Yet, in spite of Dominica’s glaring economic challenges, and the pointed advice of the IMF, Skerrit has doubled-down on social spending and non-priority projects. Rather than expanding our tourism or agricultural industries to create new sustainable jobs, the current goal of Skerrit’s administration is to save their political seats, and keep their unaudited coffers flowing.

The opposition United Worker’s Party has forced Skerrit to come clean on his misstatements about the CBI program’s due diligence and pushed them to begin spending the money long shored up in government accounts. It is now up to regular Dominican citizens to demand proper vetting of the CBI program and efficient administration of its funds. If they fail to do so, after the CBI millions have all been spent, Dominica will be no better off than it is today.

We would be wise to remember that infrastructure requires upkeep, and without developing a thriving private sector that increases the tax base, CBI – our best opportunity to transform our economy – will simply be Dominica’s bridge to nowhere.

Cherry Pacquette
 
Reads : 5824






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Comments:

Michael Davis:

Selective reading on the part of the author, and, regurgitations of proven falsehoods is the Cherry Pacquette bridge to disingenuousness.

The very same "per the US State Department" report states:

"Dominica has achieved technical compliance with international anti money laundering standards and has enacted comprehensive anti-money laundering laws and regulations, and is not currently subjected to any US or international sanctions ..."

Leighton R James:

Very Reasonable Summation.

Ms. Pacquette has highlighted key deficiencies in the Labor Party's approach to governance and use of Dominica's Financial Resources.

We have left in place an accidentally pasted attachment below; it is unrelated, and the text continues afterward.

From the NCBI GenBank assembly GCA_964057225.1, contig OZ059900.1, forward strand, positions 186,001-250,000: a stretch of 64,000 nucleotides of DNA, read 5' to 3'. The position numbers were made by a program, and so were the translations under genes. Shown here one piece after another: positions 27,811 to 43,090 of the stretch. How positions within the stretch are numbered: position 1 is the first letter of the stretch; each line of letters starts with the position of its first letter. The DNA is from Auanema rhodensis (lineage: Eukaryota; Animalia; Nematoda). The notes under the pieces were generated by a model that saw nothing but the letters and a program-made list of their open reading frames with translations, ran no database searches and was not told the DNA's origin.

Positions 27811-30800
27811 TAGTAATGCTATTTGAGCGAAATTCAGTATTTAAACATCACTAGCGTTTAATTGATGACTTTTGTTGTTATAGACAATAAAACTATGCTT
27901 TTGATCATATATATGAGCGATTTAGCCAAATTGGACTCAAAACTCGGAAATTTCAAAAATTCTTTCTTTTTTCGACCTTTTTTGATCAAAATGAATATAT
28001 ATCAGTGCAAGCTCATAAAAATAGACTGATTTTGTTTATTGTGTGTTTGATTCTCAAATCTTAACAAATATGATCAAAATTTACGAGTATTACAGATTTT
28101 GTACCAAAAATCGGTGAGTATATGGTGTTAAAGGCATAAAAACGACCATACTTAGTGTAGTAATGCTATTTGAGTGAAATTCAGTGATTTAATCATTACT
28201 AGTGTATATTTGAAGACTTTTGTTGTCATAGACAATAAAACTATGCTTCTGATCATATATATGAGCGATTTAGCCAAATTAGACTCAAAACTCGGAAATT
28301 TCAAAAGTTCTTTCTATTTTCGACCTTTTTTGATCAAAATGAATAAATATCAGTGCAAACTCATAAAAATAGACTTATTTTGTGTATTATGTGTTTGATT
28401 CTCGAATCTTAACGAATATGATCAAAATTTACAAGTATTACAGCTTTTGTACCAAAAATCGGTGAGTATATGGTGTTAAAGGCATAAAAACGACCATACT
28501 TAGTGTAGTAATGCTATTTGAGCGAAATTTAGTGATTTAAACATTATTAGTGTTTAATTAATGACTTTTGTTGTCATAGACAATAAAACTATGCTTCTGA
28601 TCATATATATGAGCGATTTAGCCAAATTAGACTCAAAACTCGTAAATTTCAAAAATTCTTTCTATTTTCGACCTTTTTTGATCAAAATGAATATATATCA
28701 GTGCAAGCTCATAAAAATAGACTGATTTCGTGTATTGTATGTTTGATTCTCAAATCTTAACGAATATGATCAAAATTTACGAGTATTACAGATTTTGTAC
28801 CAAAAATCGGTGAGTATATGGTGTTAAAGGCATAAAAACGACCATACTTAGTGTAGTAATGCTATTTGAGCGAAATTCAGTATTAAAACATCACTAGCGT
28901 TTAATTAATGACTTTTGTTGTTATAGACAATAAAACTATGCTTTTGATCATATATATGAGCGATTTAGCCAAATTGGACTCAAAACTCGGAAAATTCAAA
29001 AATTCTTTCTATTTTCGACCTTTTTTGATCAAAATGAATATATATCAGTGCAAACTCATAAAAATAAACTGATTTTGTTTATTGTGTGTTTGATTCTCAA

Rationality and logic will support her inference. Personal degradation will differ. Notwithstanding, this piece reflects a succinct synopsis of where things stand regarding abuse of CBI funds in Dominica.

Of course, money laundering is a another matter. Labor Party Administration is all smoking mirrors. Operatives have attempted to bring large sums of money into island without consequences or oversight. On the other hand, 'regular folks' are taken, by local Banks, through the shredder to convert USD $100 to XCD currency.

Maleficence knows no bounds.

Frankie D:

Cherry your article is too misleading to be taken seriously.

Firstly, the National Abbatoir is fully functional with efficient employees who take pride in doing what they do.

If you truly want to know who the holders of diplomatic passports are, ask a friend to FEDEX you some of the very public gazettes.

The West Bridge was very necessary, who knows when the old one could have collapsed and what tragedy people could face if people were to be on or around it... with the bridge came a river wall for the community of Pottersville. We all witnessed what happened to an entire street during Erika, how a church and school collapsed into the river, how an entire house was flooded by the same river and how it ruined the area.

If you are going to send in your letters, at least be objective and state the correct facts!